The Coming Demographic and Financial Disaster – Median income of Americans 65+ is $19,167. What happens when less affluent youth move back home and clash with older generations?
What happens when a society that prides itself on a middle class and self-sufficiency suddenly starts losing both? For over a decade the middle class in the US has been shrinking. This isn’t some speculation but is reflected in the stagnant household income data. You also have a giant demographic train in that many baby boomers are now retiring in mass. Over 10,000 baby boomers enter into retirement each day and many have an inadequate amount of savings (if any) to get them through the leaner years. Couple this with a less affluent younger generation and you have a recipe for financial and social turmoil. Many of these younger Americans, many saddled with large student debt, are moving back home with parents that have seen their entire home equity evaporate. Do you think these are happy households especially when the median income of those 65+ is $19,167?
Median income of the old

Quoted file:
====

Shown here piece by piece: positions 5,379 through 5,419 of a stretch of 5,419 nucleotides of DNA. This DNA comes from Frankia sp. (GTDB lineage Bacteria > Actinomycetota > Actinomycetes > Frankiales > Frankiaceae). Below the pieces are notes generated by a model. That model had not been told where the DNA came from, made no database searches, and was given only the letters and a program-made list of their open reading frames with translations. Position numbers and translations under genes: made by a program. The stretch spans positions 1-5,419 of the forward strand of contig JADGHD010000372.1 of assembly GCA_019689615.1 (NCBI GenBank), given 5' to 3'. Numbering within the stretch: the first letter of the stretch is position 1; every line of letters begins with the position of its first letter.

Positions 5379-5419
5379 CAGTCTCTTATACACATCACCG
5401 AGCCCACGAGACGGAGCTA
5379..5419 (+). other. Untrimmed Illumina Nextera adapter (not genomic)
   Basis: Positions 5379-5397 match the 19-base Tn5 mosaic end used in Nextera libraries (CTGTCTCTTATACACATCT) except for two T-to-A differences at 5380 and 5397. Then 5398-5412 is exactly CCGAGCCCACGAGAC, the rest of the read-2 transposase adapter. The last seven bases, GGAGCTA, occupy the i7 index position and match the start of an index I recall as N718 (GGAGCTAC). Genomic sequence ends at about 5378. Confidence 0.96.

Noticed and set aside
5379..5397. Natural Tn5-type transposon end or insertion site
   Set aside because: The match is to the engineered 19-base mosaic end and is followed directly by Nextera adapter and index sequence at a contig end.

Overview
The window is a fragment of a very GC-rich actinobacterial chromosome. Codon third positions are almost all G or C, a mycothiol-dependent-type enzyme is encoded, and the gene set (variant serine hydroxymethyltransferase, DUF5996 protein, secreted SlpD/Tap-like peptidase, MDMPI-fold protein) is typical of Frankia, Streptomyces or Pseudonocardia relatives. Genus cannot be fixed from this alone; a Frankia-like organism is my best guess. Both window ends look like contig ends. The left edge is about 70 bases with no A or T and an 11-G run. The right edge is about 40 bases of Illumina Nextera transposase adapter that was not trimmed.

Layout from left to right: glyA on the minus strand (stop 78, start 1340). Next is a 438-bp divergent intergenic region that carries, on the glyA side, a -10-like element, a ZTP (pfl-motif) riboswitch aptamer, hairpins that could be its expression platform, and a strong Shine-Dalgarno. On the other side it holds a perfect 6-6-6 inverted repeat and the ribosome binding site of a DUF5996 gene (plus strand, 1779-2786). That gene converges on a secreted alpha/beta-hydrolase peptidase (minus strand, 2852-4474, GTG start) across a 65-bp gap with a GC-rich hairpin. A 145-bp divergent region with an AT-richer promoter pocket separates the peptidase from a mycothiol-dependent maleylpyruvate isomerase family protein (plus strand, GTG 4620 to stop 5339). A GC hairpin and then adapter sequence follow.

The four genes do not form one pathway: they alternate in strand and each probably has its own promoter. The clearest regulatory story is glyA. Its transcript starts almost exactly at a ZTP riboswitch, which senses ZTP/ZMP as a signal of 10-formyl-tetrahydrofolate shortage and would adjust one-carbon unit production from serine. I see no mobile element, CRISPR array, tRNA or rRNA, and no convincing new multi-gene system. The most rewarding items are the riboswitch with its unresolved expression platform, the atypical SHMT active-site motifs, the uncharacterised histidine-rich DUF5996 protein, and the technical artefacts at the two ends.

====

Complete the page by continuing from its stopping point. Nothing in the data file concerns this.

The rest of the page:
There seems to be this misconception that older Americans are simply well off. The data shows us otherwise:
Source: US Dept. of Health
What is troubling about the above data is that during some of the most affluent decades in US history, most Americans have very little income in older age. In fact, most rely on Social Security as their primary source of income:
“Social Security constituted 90% or more of the income received by 34% of beneficiaries (21% of married couples and 43% of non-married beneficiaries).”
How is this even possible? Keep in mind the average Social Security payout is roughly $1,000 per month and this is fixed. Since the government has juiced the CPI data most of these fixed income Americans are seeing their energy and healthcare costs soar all the while they are told inflation is virtually non-existent. Try arguing that after going to the grocery store.
There is also this sense that since many older Americans own their home, they are somehow immune to the housing bubble. That is not true:
“In 2009, 48% of older householders spent more than one-fourth of their income on housing costs – 42% for owners”
Many older Americans still spend a lot of money on housing even if they are owners. Much of this comes from property taxes and costs associated with owning a home. Since many older Americans do own their home this housing bubble crash has harmed their largest asset.
Read the rest at My Budget 360